Despite these difficulties more EV are appearing on the roads and the parking industry will need to catch up with the realities of charging these vehicles within their carparks, requiring not only large infrastructure changes but an awareness of the changing risks involved with the new systems and new EV energy technologies.  http://www.ev-volumes.com  has an article showing we are in an exponential curve which suggests by 2027 half the world’s new car sales will be EV.  The UK government has set goals to eliminate Internal Combustion Engines (ICE) by 2040, and governments around the world are proactively encouraging the use of EV, which, like a game of hide and seek, are coming, ready or not. 

An EV faces the biggest risk of fire from its batteries.  Battery technology is improving all the time, with safety systems being added as fast as legislation is brought in to cover the new technologies, and vice versa.  Charging controls and battery management systems are becoming more intelligent, the use of better fire calming chemicals within the battery compartments, including external intumescent barriers designed to resist thermal runaway and isolate the batteries from each other.  Battery cooling systems have been installed to attempt to limit the chances of spontaneous ignition of the batteries, which in some cases can occur as low as 66.5°c.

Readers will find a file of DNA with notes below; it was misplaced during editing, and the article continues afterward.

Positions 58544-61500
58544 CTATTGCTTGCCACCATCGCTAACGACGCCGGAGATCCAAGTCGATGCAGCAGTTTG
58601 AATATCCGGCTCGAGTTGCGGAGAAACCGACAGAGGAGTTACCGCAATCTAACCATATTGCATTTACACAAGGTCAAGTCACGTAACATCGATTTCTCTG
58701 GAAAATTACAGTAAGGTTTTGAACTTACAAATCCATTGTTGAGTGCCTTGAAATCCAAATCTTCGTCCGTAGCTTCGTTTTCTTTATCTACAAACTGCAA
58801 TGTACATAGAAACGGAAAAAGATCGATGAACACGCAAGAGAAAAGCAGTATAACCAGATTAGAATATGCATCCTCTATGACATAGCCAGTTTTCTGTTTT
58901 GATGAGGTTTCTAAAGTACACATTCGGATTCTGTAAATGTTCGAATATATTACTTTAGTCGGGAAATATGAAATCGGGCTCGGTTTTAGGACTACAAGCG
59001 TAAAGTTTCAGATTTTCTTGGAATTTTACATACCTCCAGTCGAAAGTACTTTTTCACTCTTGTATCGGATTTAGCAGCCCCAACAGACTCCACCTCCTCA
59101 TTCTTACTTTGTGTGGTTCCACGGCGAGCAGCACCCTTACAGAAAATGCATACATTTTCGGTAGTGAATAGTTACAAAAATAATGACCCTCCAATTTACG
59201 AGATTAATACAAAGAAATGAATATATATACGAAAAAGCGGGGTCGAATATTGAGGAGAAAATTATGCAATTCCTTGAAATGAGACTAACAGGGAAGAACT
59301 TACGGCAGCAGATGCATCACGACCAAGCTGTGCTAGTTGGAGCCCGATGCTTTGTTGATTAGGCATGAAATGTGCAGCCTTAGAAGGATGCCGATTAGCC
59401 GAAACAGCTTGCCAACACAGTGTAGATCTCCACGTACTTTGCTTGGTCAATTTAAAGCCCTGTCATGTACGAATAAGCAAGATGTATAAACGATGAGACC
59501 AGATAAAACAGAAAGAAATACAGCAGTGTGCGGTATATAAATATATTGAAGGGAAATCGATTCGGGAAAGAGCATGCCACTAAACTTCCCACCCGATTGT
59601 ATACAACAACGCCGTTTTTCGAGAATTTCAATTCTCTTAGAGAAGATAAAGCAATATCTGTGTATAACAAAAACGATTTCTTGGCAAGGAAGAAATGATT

ICE vehicles have had 192 years of development (the first ICE was produced on the 1st April 1826) and much is understood about the fire risks they present.  Methods of extinguishing ICE fires are well advanced and are still advancing, with new ideas about firefighting techniques and methodologies constantly being developed.  Despite this, serious fire events continue to occur in car parks with devastating results, although these are rare.  The unknown risks presented by EV are to be added into the methodology of risk assessments which must consider we have very little accurate data and even less information about how to deal with an EV fire event.

There is much that is unknown and much to learn about the evolving EV technology and how to deal 

with the new challenges they bring for the parking industry, particularly in emergency situations; we 

need to inform and educate ourselves to answer the questions outlined above and develop solutions 

for fire containment and extinction of EV batteries. However, should someone find a way to split the 

water molecule cheaply, battery cars, along with fossil fuel cars, will be a thing of the past, not the 

future.